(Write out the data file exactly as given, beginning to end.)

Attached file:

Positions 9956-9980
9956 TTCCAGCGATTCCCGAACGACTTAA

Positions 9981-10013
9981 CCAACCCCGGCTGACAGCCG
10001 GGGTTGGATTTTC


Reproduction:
Positions 9956-9980
9956 TTCCAGCGATTCCCGAACGACTTAA

Positions 9981-10013
9981 CCAACCCCGGCTGACAGCCG
10001 GGGTTGGATTTTC